LCN Bowling: Striking the lanes

Cordero MacNear ‘14
Entertainment Editor


The winter season is on the horizon and heading outside is not so easy. For some athletes of Crusader Nation, staying inside during the winter months is necessary. The LCN bowling teams have hit the lanes once again!
Bowling is not a try-out sport, and also it has two levels: varsity and junior varsity. Senior Haley Holeton has been bowling since the age of six, and takes the sport seriously.
“I look forward to bonding with my team,” said Holeton. Holeton’s maturity and bowling experience has created a great opportunity for leadership on the team, and the ability to bond with the team.
“We are all really close,” Holeton said.
With the strong support of each team member, it will help them excel and succeed throughout the season.
Hopefully, the positivity of the team stays strong as the veteran seniors take their last stand in their high school career.
“It is a bitter-sweet feeling,” Holeton said, “and I like being in charge of our pre-game motivational speeches!”
Holeton is excited to start this year’s bowling season and ready to begin bonding once again. She, as well as her twin sister, Hannah Holeton ‘14, get their last chance at sharing their knowledge of team sportsmanship.
The same goes for senior Austin Bless.
“I love bowling as a sport. I’m down to it. It’s something that makes me happy and the people make it so much better,” said Bless. “My team is amazing; we all get along and we act like an actual team.”
Bless is planning on bowling throughout college and eventually joining the pro tour.
“The biggest misconception about bowling is that it is one of the toughest, most complicated sport out there,” Bless said.
Bowling is not something that everyone considers to do in high school; it does not have the surplus amount of athletes as football, or the fan base of the basketball team. It is a sport for those who have the utmost pride and perseverance to get better at it.
Bless claims bowlers cannot train too much for the sport. Bowling is about precision, hand-eye coordination, and posture. The sport is a combination of intelligence and physicality. The power to precisely throw the bowling ball at an exact speed, at a particular angle, and have the intelligence to correlate the ball to the science of physics: how hard one throws the ball with a spin from the wrist, with gravity in mind.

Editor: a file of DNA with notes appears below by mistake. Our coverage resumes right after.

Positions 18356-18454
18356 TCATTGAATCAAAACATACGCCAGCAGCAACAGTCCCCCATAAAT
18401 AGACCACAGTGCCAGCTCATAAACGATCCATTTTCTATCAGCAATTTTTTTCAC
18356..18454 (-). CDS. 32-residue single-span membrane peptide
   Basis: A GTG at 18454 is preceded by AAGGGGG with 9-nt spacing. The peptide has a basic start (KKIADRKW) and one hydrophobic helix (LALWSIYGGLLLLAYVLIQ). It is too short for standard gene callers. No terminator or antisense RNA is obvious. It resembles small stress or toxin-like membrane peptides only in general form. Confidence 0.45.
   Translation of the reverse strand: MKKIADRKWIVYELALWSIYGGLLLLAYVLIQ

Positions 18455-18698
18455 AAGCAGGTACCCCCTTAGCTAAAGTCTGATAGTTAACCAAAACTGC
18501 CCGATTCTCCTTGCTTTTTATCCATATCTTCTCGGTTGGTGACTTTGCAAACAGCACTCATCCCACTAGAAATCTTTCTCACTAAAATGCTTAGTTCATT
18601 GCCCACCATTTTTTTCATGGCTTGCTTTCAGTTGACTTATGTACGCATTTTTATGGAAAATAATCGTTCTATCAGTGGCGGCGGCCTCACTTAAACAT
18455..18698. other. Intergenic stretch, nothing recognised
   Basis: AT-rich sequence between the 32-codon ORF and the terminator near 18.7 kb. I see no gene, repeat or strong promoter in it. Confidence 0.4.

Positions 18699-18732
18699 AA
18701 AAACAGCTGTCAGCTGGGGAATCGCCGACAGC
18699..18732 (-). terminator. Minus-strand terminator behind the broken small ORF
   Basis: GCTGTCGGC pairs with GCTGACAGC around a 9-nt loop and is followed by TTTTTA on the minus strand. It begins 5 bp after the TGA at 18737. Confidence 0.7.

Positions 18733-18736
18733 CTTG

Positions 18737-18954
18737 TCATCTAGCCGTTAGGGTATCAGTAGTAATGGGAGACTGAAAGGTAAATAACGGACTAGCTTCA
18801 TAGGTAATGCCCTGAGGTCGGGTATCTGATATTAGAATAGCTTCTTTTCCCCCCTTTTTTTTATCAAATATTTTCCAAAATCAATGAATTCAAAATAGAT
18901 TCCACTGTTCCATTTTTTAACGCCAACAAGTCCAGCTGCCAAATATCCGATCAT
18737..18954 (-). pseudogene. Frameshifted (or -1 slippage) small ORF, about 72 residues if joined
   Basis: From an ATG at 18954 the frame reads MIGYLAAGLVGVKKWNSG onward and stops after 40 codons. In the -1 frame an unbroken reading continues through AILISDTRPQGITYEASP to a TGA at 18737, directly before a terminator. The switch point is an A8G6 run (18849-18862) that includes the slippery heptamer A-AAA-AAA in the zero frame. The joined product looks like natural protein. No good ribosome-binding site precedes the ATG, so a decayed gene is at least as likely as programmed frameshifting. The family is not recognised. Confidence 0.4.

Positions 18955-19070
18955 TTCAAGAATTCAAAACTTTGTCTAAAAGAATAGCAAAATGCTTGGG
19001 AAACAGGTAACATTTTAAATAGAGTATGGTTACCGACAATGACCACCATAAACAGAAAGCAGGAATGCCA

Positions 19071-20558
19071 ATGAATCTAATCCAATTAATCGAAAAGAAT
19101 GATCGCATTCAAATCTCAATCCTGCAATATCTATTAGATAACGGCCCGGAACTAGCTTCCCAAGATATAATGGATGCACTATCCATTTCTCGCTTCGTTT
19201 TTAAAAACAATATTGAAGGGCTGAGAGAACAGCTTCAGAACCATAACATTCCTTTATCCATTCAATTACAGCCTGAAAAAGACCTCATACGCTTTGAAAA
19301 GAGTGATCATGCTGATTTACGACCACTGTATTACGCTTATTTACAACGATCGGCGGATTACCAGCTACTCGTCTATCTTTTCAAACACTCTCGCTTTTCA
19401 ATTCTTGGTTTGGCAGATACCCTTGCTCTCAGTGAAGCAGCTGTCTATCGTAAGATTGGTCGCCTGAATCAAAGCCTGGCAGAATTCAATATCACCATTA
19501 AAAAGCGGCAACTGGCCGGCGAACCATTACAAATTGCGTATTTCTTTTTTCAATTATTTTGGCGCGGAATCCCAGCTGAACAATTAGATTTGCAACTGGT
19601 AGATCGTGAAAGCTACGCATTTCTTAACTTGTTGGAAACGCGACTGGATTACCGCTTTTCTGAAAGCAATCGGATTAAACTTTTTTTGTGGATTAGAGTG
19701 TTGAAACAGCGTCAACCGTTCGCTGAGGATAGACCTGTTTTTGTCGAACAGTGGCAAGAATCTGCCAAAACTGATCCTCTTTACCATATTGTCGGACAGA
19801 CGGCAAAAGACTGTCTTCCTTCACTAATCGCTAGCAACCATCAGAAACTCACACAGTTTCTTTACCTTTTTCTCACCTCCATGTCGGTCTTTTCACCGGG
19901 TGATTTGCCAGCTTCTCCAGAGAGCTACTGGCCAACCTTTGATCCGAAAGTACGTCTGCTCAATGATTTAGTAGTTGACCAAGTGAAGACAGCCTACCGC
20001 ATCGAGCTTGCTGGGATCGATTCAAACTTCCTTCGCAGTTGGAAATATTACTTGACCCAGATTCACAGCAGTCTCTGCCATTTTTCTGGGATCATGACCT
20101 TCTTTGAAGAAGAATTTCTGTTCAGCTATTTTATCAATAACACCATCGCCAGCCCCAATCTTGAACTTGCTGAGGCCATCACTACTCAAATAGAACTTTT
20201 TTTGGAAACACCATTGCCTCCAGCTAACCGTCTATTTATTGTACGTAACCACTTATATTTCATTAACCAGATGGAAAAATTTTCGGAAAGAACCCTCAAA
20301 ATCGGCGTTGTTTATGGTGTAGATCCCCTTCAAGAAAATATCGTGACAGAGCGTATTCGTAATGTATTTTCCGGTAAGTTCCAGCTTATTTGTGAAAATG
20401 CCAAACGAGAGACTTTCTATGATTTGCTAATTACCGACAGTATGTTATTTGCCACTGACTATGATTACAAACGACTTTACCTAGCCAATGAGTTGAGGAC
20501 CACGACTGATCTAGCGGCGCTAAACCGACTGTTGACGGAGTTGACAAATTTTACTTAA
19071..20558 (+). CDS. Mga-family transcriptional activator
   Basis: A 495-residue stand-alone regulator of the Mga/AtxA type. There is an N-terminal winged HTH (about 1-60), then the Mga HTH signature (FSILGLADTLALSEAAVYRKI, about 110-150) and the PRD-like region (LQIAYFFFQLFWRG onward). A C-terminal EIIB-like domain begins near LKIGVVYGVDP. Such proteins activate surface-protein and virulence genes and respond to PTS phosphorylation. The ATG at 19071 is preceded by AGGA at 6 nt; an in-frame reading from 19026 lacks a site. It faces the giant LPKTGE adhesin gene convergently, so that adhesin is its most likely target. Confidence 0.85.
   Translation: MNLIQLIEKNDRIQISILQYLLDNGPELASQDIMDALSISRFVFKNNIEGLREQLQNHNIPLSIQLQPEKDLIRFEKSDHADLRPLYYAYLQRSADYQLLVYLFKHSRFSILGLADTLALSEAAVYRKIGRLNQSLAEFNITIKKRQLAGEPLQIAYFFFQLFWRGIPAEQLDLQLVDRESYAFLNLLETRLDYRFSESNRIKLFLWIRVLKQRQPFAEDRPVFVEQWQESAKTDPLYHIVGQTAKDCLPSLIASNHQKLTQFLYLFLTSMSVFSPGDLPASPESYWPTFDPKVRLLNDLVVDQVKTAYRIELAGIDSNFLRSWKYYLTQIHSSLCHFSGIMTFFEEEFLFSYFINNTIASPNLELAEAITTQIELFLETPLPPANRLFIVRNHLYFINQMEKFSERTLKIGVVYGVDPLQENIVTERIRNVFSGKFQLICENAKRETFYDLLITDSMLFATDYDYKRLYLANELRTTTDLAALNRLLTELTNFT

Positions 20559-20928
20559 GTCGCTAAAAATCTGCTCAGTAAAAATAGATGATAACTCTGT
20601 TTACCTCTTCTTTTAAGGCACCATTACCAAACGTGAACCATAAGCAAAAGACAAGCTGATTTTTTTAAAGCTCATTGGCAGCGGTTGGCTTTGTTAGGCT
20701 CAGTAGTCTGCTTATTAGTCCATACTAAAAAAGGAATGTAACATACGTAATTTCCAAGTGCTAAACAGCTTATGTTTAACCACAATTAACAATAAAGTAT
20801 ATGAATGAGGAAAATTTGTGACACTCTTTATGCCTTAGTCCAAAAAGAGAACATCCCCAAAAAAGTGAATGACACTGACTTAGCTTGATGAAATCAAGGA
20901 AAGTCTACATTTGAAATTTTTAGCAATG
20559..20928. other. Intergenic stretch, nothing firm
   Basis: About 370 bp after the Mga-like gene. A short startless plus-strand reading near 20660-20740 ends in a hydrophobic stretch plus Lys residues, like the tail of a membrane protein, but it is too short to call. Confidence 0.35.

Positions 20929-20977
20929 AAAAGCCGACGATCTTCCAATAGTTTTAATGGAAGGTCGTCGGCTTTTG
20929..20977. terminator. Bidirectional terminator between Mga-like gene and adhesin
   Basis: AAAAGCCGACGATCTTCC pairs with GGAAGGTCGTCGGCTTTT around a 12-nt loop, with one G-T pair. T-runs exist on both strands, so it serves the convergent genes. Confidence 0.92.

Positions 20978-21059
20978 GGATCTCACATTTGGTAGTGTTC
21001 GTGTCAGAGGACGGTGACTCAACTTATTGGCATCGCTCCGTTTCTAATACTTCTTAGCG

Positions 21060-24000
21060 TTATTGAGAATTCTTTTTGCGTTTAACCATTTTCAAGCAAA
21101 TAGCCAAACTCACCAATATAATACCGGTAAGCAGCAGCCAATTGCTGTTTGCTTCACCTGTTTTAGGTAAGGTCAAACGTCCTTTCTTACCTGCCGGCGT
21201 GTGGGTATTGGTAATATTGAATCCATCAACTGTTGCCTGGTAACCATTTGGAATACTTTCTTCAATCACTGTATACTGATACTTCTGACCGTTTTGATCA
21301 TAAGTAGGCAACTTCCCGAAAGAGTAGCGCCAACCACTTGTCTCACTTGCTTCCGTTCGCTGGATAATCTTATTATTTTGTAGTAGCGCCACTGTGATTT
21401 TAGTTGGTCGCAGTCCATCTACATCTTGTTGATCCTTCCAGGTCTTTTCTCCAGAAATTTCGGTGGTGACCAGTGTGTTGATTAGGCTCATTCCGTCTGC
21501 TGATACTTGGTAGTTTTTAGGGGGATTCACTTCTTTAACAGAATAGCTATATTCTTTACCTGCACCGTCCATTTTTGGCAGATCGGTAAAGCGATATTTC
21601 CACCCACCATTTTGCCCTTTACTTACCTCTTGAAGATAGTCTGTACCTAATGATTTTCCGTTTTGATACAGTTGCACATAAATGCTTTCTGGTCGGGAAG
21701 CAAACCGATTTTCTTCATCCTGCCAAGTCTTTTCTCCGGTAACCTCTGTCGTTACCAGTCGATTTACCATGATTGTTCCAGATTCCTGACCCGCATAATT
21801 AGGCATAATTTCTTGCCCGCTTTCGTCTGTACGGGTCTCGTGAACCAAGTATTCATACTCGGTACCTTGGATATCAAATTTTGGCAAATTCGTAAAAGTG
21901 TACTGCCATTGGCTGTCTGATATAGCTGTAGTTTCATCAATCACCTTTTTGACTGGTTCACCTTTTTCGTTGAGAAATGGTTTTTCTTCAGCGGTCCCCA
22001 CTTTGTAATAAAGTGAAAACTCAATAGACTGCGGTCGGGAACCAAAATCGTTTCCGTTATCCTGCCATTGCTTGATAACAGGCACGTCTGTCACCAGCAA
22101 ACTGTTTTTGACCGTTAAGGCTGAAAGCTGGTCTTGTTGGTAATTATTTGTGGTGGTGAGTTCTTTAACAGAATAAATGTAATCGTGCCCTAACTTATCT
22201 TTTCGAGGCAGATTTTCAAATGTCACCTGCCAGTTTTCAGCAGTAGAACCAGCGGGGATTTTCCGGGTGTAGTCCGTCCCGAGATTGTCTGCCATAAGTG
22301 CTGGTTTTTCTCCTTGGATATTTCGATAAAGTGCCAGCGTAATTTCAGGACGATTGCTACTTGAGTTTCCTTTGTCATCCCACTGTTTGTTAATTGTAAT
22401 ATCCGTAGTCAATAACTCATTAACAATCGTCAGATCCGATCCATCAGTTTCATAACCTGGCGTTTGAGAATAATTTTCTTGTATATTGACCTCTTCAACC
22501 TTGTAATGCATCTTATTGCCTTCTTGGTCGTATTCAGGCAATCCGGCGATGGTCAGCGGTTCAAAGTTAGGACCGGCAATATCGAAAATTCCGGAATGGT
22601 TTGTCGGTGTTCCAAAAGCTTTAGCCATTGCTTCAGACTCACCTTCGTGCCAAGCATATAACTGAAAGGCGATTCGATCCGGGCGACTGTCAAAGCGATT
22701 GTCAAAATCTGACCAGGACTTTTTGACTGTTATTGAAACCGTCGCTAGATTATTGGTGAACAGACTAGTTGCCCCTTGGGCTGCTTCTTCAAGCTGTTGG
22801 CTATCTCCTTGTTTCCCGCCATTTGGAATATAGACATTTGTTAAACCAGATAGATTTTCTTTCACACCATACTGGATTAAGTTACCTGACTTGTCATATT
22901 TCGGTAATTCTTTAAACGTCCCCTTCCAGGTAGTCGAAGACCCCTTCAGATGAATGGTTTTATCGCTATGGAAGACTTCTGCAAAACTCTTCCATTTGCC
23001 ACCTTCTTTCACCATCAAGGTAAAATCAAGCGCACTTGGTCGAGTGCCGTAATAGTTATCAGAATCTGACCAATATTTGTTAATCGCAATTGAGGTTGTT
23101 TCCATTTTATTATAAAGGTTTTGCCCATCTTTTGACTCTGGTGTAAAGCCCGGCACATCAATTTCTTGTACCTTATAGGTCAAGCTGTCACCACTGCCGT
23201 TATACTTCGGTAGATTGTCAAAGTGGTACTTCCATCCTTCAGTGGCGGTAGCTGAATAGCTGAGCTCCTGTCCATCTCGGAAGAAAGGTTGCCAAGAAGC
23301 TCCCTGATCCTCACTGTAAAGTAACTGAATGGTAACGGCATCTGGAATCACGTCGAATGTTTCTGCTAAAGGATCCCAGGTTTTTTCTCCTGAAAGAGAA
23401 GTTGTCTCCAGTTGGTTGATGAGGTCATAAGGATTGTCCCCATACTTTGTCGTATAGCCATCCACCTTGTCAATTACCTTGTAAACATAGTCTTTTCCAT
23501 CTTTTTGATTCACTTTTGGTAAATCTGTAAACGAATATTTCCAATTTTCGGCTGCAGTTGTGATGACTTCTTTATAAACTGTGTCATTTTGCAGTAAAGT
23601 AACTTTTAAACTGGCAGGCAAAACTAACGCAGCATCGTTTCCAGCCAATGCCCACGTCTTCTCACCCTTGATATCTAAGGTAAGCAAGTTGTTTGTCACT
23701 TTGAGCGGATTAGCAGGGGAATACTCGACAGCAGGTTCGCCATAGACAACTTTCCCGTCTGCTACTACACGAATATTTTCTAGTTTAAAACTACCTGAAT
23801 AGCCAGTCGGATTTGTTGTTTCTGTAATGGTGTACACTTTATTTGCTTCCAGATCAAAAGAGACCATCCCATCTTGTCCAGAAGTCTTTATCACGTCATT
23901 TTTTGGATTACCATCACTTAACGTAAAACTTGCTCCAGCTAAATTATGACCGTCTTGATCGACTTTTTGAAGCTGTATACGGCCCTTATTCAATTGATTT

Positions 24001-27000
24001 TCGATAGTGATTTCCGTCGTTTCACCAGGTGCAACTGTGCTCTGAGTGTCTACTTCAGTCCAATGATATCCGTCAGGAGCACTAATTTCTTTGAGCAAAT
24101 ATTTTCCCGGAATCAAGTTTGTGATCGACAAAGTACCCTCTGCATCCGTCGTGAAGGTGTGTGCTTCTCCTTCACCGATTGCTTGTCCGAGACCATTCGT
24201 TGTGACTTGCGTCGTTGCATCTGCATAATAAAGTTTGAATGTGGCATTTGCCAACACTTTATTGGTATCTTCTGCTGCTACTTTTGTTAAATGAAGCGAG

Timing is considerably valuable as well, which can be vital in every sport. Timing each step of one’s feet needs to match with a specific part of one’s arm swing and release, for a great start to the races. The ideal bowling ball speed is 16 miles per hour. Ever thought of that while bowling? That’s what LCN’s bowlers have to consider.
Unfortunately for senior bowlers, it is the last time they will have to share the intense moments of bowling with their high school bowling team.
“It’s a bitter-sweet moment,” said Holeton.
“Being a senior is no different than any other grade, although I do feel that more is expected of me!” Bless said, “I can see us going to States [tournament] and potentially winning.”
Prior to the holiday break, the teams were participating in the Bangor John Glenn Holiday Tournament, as well as the Cougar Classic Tournament, in addition to their regularly scheduled games during the week.
Hopefully, the positive mindset of this year’s bowling team will get them where they deserve to be.